Woman with megaphone against orange wall.

The Consolidated Appropriations Act (CAA), 2021, enacted late in 2020, imposes a new requirement on group health plans to ensure compliance with the Mental Health Parity and Addiction Equity Act (MHPAEA). Unlike many of the other provisions of the CAA that affect group health plans, the MHPAEA requirement under CAA section 203 goes into effect very soon—on February 10, 2021.

The MHPAEA prohibits group health plans that provide mental health and substance use disorder benefits (referred to as “MH/SUD” benefits) from imposing less favorable terms and conditions on MH/SUD benefits than on medical and surgical benefits.

One specific area of concern under the MHPAEA are nonquantitative treatment limitations (NQTLs), which are the limits that group health plans place on benefits that are not tied to specific monetary or visit limits. Some examples of NQTLs include requirements for preauthorization of certain services, provider-credentialing requirements to be admitted to a plan’s network, and use of “step therapy” or “fail-first” requirements.

Section 203 of the CAA requires group health plans to “perform and document comparative analyses of the design and application of NQTLs.” Group health plans must make this comparative analysis available, upon request, to the secretaries of the Department of Health and Human Services (HHS), the Department of Labor (DOL), and the Department of the Treasury. Further, those agencies are required under the CAA to request these comparative analyses from at least 20 group health plans and/or health insurance issuers each year. The agencies are also required to issue a report to Congress each year, and make publicly available information about the comparative analyses, including the names of the group health plans selected, whether the group health plans submitted sufficient information, and whether any of the plans were found not to be in compliance with the MHPAEA.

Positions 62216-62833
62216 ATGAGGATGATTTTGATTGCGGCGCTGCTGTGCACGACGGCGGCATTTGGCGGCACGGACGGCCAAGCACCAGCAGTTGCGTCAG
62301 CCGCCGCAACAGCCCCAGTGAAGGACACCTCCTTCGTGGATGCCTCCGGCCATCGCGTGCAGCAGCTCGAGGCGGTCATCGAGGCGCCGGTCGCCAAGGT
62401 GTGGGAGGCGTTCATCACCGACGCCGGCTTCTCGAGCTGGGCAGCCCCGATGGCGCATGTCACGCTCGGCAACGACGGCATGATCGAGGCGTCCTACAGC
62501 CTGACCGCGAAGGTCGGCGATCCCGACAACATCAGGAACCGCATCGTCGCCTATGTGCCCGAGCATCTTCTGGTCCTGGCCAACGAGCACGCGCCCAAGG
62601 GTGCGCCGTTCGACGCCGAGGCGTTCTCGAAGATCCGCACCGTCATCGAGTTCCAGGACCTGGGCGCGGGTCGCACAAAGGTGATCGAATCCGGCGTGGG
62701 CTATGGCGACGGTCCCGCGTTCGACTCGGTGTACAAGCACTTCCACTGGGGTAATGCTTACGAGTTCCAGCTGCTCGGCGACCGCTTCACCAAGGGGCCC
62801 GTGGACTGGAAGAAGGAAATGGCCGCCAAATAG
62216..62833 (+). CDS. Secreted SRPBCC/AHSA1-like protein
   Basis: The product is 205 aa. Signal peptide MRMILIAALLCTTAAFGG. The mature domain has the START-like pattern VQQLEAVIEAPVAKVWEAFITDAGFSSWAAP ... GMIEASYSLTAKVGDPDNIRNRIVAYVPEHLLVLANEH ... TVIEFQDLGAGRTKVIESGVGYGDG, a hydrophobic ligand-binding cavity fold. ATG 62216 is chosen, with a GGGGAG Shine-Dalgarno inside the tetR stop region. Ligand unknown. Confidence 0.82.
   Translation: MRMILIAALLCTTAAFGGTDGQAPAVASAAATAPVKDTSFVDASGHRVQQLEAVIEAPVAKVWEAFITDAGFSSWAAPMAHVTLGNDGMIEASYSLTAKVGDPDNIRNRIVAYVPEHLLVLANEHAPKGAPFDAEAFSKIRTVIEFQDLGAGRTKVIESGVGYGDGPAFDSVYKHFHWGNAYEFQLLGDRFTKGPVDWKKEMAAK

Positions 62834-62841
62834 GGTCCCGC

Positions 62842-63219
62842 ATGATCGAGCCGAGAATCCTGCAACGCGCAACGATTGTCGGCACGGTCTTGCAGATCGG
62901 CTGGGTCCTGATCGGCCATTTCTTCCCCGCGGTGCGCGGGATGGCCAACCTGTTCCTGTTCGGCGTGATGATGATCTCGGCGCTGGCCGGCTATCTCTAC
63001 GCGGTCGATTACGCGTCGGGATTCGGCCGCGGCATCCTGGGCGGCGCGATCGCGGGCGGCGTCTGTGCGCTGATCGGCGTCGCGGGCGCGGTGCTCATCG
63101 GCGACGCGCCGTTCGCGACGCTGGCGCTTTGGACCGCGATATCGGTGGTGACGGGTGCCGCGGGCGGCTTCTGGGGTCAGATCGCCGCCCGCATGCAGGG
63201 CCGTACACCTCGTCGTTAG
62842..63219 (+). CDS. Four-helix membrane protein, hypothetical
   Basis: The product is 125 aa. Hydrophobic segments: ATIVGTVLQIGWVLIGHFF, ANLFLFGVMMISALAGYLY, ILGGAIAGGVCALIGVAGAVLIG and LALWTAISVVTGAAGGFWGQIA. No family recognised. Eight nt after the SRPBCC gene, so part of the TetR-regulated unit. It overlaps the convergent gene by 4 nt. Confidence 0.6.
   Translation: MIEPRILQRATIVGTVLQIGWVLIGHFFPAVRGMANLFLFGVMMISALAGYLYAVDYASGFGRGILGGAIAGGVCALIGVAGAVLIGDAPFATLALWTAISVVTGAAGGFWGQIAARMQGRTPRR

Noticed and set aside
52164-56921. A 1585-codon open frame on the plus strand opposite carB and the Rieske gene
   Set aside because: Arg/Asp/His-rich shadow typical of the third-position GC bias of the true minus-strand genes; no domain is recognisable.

Despite the requirement to perform and document a “comparative analysis,” section 203 does not provide any guidance on how the comparative analysis should be conducted, or what information it must contain. The CAA does indicate that if the agencies request a group health plan’s comparative analysis, not only must the analysis be provided, but the following information must also be submitted to the agencies:

  1. “The specific plan or coverage terms or other relevant terms regarding the NQTLs and a description of all [MH/SUD] and medical or surgical benefits to which each term applies in each respective benefits classification.”
  2. “The factors used to determine that the NQTLs will apply to [MH/SUD] benefits and medical or surgical benefits,” and the “evidentiary standards” used for these factors.
  3. “The comparative analyses demonstrating that the processes, strategies, evidentiary standards, and other factors used to apply the NQTLs to [MH/SUD] benefits, as written and in operation, are comparable to, and are applied no more stringently than, the processes, strategies, evidentiary standards, and other factors used to apply the NQTLs to medical or surgical benefits in the benefits classification.”